Well, yes … sort of … and no.
It is true that Microsoft has made it pretty easy for ASP.NET developers to develop Azure applications. It is also generally true that it is relatively straightforward to port most existing ASP.NET applications to Azure with little or no modification. Of course there are some that say the process is still too painful and that additional skills are required. Also, there are others that say Azure requires a new way of thinking about applications and for providing the capability for Internet-class scalability. As usual the reality for most people trying to come to grips with new technology is somewhere between the extremes.
Let’s take, for example a simple ASP.NET web application vs. a simple Azure application. The experience for each is similar but different. In particular, let’s look at the support for application security. At the broadest level this means providing for creation of user logins and roles and providing access to resources based on those credentials.
How does the Azure application generated out-of-the-box compare with an ASP.NET Web Application? Even though the Azure project wizard creates almost the same starting point as the ASP.NET project wizard there are a few things that are different.
In an ASP.NET application the project wizard will do most of the heavy lifting for you. The ASP.NET wizard creates an empty App_Data folder in the project. By default, when the application runs and a login is requested, a SQL Express database file will be created that stores user login information. This SQL Express file can be used in the deployed application or (probably more commonly) could be upsized to a real SQL Server. This is part of the ASP Providers services Microsoft has offered since ASP.NET 2.0.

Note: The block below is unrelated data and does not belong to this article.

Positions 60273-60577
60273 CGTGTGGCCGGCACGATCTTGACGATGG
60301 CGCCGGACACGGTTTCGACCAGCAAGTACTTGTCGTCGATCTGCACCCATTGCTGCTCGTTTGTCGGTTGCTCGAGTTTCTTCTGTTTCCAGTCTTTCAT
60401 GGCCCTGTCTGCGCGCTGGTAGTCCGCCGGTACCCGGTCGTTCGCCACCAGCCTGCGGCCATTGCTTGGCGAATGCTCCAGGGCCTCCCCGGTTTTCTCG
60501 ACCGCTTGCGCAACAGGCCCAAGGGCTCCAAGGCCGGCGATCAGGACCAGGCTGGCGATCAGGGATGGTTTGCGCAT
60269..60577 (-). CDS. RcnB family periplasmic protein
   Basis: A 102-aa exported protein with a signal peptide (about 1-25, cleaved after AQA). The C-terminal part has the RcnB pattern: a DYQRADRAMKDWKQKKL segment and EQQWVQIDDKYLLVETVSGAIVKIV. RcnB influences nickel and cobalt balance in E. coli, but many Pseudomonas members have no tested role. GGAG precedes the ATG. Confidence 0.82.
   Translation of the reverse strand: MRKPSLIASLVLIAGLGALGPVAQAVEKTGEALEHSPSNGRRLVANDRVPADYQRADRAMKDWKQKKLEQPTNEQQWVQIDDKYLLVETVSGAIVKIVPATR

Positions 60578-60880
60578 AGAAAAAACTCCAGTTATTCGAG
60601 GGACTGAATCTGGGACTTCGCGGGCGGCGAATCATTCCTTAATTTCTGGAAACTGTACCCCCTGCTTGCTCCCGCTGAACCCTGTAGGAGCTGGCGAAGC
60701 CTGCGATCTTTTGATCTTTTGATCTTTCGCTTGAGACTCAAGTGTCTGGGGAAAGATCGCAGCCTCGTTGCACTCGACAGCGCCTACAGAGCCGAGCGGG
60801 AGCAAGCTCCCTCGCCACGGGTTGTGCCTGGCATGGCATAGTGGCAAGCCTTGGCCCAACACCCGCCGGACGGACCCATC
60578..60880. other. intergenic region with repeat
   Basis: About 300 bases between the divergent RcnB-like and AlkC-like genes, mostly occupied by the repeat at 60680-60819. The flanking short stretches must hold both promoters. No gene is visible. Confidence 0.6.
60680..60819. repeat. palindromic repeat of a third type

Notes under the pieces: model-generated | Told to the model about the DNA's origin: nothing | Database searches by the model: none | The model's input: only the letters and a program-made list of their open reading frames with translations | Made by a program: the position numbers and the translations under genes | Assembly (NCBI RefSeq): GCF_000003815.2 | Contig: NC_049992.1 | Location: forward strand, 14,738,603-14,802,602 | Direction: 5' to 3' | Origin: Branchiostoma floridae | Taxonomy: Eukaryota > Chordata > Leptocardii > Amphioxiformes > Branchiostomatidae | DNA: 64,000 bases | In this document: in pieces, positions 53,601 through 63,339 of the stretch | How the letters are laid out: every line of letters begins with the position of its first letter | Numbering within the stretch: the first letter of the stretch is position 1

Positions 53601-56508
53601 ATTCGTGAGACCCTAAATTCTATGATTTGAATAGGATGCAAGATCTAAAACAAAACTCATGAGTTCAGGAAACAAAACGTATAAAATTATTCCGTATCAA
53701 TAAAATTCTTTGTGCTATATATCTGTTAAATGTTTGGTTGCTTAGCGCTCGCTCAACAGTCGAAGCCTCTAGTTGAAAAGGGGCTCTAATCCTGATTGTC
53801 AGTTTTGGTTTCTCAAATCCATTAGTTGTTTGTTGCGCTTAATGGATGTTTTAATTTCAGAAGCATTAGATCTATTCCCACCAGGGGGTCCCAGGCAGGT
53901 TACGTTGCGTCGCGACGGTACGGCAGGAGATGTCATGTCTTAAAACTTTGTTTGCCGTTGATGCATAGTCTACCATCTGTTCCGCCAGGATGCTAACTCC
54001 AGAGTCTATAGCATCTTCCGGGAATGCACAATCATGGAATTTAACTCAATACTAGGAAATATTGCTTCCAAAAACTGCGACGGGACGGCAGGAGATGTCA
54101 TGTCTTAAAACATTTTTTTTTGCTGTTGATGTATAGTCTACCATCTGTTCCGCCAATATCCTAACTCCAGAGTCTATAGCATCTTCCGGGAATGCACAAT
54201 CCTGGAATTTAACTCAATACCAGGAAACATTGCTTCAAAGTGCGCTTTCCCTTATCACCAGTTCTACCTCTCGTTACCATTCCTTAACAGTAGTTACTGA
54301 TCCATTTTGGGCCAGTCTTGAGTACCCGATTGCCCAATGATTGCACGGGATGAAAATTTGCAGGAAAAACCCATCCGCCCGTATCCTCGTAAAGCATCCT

The Azure wizard also creates an empty App_Data folder. However when the Azure application is run no SQL Express database will get created. In fact, the application will throw an exception.
So what? What does this mean? Why should you care?
While it may be possible to adjust some settings and tweak things a bit to get the Azure application to work with SQL Express like the ASP.NET application does, in practice you would probably never want to do so. Using SQL Express to store application state for an Azure application would be like having training wheels on your Harley! It would seriously limit the scalability of the application and scalability is one of the main benefits of Azure. A better approach would be to use Azure table storage or SQL Azure to persist membership data. Microsoft provides sample code that shows how to do this.
The truth is that if you are looking to run a single, simple ASP.NET website, Azure may not be your most cost effective solution. If you are running multiple applications, however, which have non-trivial processing requirements and possibly share membership data, Azure may make sense. Certainly Microsoft has done a good job of extending the .NET namespaces to include first class support for Azure. Additionally the Web Role/Worker Role paradigm offers scalability far beyond what could be achieved with a simple ASP.NET application.
To help sort out all of the various details and choices which arise when evaluating architecture options Doug Rehnstrom has authored Course 2602 – Windows® Azure™ Platform Introduction: Programming Cloud-Based Applications. Programmers who attend this course will leave with an appreciation for what Azure has to offer and practical knowledge in how to leverage this platform for their organization’s business interests.